Moroccan Communications Minister, Spokesman for the Government, Mustapha El Khalfi, slammed, in an article published on CNN’s website, the “biased picture” presented in an article by Javier Bardem on the Sahara on that website.

“Javier Bardem’s article presents a biased picture about the situation in the Sahara. It lacks balance and omits information about the Moroccan government’s efforts to seek a lasting political solution to this chronic conflict. Furthermore, the article presents a succession of false information,” the minister said in his response.

Firstly, the minister continued, “the description of conditions in the Tindouf camps distorts reality and lacks balance. Human Rights Watch published in December 2008 a report on ‘Human Right in Western Sahara and in the Tindouf Refugee Camps’ documenting cases of slavery and denial of rights of dissidents to freedom of expression or the right to return to their families in the camps.”

Following this report, human rights violations by Polisario emerged, including the case of Mustapha Ould Salma, former official of Polisario, who was denied re-entry to the camps after he criticized Polisario leaders and supported Morocco’s autonomy plan, and the case of the Sahrawi artist Allal Najem El-Kareh who was subjected to ill-treatment and censorship because of his criticism of Polisario, the minister said.

The Moroccan official pointed out that Bardem says U.N. envoy Christopher Ross “has just returned from the region with a report documenting many human rights abuses,” but gives no details to back up this claim. Ross’s declaration after his visit in fact contains no such allegations, instead, he states that “this conflict must be resolved and I believe that It can be resolved if there is a will to engage in real dialogue and compromise.”

It appears that “Bardem is unaware of successive Moroccan governments’ efforts to promote human rights in the Sahara. In 2004, the Instance of Equity and Reconciliation (IER) received almost 5,000 demands from the Sahara of reparation for past human rights abuses and allocated $72 million to the claimants and for social programs for victims.”

Moreover, in 2011 the National Human Rights Council, an independent human rights body, established in the Sahara region three regional commissions, made up of Sahrawi Moroccans, to monitor, examine, report and act on human rights violations like the 10 commissions in other parts of Morocco. This policy has been praised by the U.N. Security Council in its decision No. 1979 of April 27, 2011,” the minister explained.

The Sahara is not closed to international human rights and other delegations. So far, 22 foreign missions have visited the Sahara, the latest a group of foreign journalists dispatched by the International Women’s Media Foundation (IWMF). Before them Juan Mendez, the U.N. Special Special Rapporteur on torture, declared in a press conference at the end of his mission, that “the culture of human rights is emerging but more needed,” he further explained.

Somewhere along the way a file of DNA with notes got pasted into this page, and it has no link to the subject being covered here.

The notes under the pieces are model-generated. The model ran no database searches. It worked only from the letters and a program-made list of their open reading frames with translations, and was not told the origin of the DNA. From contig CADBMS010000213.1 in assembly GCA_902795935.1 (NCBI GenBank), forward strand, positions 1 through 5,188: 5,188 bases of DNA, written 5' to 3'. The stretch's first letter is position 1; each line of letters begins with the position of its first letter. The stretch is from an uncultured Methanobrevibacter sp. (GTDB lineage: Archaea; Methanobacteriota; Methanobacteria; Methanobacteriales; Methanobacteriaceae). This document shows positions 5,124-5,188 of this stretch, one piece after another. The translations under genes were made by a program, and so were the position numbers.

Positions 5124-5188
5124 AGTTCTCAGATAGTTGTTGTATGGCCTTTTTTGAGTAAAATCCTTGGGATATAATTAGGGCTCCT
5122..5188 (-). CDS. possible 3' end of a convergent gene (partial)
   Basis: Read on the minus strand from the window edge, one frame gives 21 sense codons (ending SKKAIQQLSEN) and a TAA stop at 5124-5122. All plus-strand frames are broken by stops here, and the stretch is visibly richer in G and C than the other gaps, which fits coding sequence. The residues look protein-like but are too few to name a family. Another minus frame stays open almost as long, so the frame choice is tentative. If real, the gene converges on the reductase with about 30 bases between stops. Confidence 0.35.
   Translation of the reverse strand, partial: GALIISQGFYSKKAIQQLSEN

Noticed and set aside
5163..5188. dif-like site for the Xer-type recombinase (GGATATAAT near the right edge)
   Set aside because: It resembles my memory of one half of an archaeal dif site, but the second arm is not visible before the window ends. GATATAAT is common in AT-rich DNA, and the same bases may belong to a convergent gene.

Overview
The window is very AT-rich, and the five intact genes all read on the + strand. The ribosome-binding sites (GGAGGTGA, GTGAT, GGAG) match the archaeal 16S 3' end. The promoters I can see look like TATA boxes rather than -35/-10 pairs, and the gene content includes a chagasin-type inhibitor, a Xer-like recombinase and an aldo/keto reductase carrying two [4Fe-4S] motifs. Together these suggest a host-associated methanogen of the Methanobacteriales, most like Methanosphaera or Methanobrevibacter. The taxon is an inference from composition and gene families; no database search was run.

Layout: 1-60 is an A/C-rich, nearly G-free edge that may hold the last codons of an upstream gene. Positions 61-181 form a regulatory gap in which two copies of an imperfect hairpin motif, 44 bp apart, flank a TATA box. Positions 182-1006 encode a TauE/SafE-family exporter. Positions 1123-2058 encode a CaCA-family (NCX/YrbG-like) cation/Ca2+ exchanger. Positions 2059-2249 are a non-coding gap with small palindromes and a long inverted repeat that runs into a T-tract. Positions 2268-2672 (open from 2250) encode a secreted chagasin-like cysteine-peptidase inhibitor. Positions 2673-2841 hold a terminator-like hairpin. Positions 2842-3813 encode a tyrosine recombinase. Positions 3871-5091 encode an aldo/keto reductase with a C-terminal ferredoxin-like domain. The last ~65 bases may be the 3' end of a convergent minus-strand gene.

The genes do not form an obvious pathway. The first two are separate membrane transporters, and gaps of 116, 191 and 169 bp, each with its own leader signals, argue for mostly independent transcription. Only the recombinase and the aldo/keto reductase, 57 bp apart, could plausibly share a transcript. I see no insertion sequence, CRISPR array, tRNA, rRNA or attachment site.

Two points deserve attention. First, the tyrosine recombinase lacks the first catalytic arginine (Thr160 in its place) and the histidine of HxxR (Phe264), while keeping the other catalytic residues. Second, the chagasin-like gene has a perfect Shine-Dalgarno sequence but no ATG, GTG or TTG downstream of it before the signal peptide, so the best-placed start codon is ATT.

The minister stressed that Bardem’s ignorance of basic well-known data is alarming, as he states that the population in the Tindouf camps is estimated at 300,000, which contradicts the UNHCR’s estimates in 2005 when it reduced the number from 158,000 to only 90,000.

Also, the minister went on, the U.N. High Commissioner for Refugees has been continually denied requests by Polisario and Algeria to conduct an accurate census of the camps’ population despite the Security Council resolution 2044 of 24 April 2012 on the Sahara conflict. For the record, Gordan Gray, Deputy Assistant Secretary in the U.S. State Department, in his November 17, 2005 presentation before the Subcommittee on Africa, said: “There are credible reports that the Polisario Front has sold portions of international food aid on the black market.”

In addition, Bardem claims- without presenting any evidence-that the Sahara is in the darkness, that the local population was forced to give up its resources and that “Spain has an administrative role in the Sahara.” In reality, Spain colonized the Sahara at the end of the 19th century and that the land was under Moroccan sovereignty, and resisted Spanish colonial penetration until 1934. Also, many reports of the U.N. general secretary presents “Morocco as the administrative power in the western Sahara,” for example the May 23, 2003 report to the Security Council, he said.

As for economic and social development, the Sahara region has recorded higher development rates compared with many other regions in Morocco. There are many local democratic institutions beside 52 elected Sahrawi in the Moroccan parliament which deliberate on projects of investment and natural resources.

By way of example, the minister pointed out that between 2004 and 2010, $1 billion has been invested in economic and social projects: now more than 95% of the population has access to drinking water; 93% of the population has electricity; there are five hospitals, 37 health centers and 139 educational establishments. The rate of poverty in the Sahara region has been reduced from 29.4% in 1975 to 6.2%.

Finally, Moroccan efforts to resolve the dispute have been appreciated around the world. The Security Council has in several resolutions, 1754, 1783 and 1813, welcomed the “serious and credible Moroccan efforts to move the process forward towards resolution.” These statements came after Morocco presented an autonomy plan for the Sahara within Moroccan sovereignty as a political solution to the conflict, to be adopted by a referendum. This reflects the strategic vision to maintain stability in the Grand Sahara and in the Sahel region and to enhance Maghreb integration, El Khalfi insisted.